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Opposition Calls for COVID-19 Aid as Manitoba Case Numbers Continue to Climb

January 10, 2022 4:22 PM | The Canadian Press

By Steve Lambert, The Canadian Press

Wab Kinew

Manitoba opposition NDP leader Wab Kinew speaks during question period at the Manitoba Legislature in Winnipeg, Wednesday, May 6, 2020. (THE CANADIAN PRESS/John Woods)

WINNIPEG — Manitoba continued to see a climb in COVID-19 hospitalizations Monday as gathering limits remained in place and students started a week of remote learning.

Health officials reported 378 people in hospital with the virus — an increase of 81 from the last time data was publicly released on Friday. The number of those patients in intensive care grew slightly, to 38 from 34, and there were 19 additional deaths.

The province also announced thousands of new cases over the weekend.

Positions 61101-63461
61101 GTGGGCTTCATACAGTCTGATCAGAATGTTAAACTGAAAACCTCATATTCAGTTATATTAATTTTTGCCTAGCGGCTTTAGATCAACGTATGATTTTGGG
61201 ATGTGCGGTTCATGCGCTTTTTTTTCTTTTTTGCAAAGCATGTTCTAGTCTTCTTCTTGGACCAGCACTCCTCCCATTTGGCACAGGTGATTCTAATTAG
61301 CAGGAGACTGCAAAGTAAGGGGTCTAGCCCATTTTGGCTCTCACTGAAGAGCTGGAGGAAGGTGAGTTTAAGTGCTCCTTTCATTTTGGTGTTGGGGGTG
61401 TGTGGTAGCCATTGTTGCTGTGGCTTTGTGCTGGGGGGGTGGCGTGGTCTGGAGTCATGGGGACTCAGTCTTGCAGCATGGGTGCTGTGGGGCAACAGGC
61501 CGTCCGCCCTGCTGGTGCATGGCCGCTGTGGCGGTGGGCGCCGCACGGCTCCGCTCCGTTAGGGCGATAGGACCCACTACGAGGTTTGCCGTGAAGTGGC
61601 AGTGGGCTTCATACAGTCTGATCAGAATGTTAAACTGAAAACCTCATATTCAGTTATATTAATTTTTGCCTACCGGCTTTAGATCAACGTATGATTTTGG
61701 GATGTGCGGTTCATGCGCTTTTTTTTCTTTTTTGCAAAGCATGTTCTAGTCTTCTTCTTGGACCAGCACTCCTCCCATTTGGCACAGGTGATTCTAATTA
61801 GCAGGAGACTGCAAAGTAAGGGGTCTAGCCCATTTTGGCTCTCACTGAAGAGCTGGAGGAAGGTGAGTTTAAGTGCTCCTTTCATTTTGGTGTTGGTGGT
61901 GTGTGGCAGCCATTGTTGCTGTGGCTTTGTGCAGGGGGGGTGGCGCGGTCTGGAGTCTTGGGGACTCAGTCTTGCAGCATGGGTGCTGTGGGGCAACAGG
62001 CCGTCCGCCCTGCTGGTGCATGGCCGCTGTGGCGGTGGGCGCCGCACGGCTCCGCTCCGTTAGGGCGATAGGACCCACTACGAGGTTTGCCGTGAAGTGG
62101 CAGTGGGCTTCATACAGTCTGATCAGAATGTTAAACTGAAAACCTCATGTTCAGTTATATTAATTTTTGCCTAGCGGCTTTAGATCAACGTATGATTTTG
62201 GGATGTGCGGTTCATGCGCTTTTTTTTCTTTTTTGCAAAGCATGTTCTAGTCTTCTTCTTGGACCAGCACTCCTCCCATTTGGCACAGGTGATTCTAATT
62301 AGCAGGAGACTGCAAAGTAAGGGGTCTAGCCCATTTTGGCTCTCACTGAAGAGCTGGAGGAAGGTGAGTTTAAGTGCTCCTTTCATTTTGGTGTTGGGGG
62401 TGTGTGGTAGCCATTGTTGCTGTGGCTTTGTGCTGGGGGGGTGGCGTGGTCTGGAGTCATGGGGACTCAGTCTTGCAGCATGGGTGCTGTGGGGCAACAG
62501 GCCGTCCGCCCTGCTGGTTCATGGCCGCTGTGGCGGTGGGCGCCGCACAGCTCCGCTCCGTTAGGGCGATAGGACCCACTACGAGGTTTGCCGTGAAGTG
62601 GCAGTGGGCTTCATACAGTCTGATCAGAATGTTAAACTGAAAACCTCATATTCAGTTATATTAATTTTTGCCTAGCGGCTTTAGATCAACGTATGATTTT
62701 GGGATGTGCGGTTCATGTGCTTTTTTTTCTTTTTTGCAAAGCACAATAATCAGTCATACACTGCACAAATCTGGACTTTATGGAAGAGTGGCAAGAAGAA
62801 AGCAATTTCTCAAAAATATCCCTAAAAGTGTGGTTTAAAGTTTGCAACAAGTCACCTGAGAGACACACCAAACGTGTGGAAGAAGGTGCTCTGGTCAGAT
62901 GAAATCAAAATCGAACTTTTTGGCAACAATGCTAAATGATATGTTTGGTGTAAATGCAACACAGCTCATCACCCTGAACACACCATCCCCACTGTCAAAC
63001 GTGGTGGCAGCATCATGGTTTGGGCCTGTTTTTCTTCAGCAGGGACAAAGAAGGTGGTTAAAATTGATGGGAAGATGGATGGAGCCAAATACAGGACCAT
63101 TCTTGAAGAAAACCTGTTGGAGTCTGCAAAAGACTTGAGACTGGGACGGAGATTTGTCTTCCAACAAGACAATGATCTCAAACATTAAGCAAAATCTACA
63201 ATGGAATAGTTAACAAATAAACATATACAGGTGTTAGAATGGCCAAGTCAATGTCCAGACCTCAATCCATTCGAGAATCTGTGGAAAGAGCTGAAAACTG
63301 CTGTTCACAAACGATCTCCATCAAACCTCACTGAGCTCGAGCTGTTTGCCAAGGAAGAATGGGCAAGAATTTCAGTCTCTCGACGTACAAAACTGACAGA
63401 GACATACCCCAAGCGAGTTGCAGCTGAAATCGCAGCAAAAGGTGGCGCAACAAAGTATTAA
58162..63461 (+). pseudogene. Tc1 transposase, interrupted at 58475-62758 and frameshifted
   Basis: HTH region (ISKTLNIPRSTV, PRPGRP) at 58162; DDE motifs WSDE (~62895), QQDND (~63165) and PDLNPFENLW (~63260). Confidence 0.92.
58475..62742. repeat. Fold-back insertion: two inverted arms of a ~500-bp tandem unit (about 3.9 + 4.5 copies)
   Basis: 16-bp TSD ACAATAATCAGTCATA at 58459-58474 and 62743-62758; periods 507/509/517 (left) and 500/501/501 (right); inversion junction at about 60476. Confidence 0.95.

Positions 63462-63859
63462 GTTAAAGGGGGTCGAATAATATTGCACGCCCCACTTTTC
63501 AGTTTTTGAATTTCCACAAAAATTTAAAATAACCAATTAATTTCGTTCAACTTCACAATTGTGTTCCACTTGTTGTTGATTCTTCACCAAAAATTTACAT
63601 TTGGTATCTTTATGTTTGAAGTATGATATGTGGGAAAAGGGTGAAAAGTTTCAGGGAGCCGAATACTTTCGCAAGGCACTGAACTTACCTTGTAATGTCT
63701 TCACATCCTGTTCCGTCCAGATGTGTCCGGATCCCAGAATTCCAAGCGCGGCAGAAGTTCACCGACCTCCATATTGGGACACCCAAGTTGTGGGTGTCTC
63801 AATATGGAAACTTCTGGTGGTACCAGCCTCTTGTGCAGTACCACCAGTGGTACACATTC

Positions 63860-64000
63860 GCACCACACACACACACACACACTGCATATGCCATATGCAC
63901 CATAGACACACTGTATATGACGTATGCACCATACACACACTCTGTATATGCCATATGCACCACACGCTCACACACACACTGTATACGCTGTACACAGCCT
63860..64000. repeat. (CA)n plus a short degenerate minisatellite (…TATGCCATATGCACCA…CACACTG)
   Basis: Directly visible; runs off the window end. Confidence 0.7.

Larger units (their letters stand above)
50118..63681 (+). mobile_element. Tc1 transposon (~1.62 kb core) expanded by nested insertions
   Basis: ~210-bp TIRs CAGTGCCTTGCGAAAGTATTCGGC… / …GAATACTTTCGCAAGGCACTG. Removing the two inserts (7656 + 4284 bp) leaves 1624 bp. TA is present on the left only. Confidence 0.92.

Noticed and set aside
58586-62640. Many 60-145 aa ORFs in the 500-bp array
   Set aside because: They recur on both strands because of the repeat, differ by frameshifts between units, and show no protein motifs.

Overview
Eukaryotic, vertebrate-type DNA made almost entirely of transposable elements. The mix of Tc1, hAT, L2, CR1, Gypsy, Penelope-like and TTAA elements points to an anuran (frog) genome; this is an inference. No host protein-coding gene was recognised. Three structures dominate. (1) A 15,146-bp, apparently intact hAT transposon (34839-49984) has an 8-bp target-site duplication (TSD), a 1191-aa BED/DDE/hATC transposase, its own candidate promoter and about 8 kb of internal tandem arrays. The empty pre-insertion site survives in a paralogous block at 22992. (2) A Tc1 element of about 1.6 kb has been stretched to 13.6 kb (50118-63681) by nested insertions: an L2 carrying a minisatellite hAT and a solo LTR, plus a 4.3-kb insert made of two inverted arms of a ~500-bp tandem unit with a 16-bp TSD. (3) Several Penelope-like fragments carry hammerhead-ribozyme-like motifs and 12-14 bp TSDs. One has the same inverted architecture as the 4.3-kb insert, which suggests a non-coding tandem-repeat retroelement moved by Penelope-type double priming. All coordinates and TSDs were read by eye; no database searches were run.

Hospitals continued to operate at above-normal capacity. There were 93 total patients in intensive care, including people who did not have COVID-19. The normal capacity before the pandemic was 72.

To try to slow the spread, the Progressive Conservative government said last week that it would extend public health restrictions, including capacity limits in many indoor places, another three weeks to Feb. 1.

Schools were originally supposed to reopen this week after an extended holiday break, but the province moved classes to remote learning for most students to allow time for masks and rapid tests to be more widely distributed. In-person learning is to resume next Monday.

The Opposition New Democrats urged the province to give families one-time payments to help cover the cost of remote schooling.

“Perhaps a family has some challenges around needing access to a new (electronic) device or maybe you need a subscription for a learning technology,” NDP Leader Wab Kinew said.

The payments could be worth $500 per child, or $750 for special needs children, Kinew suggested. The cash would be available to any family regardless of income and would cost the province roughly $70 million, depending on uptake, he said.

“Whatever needs that your family has to get through this remote learning period and then back into the classroom, we think that it’s important for government to be there with some assistance.”

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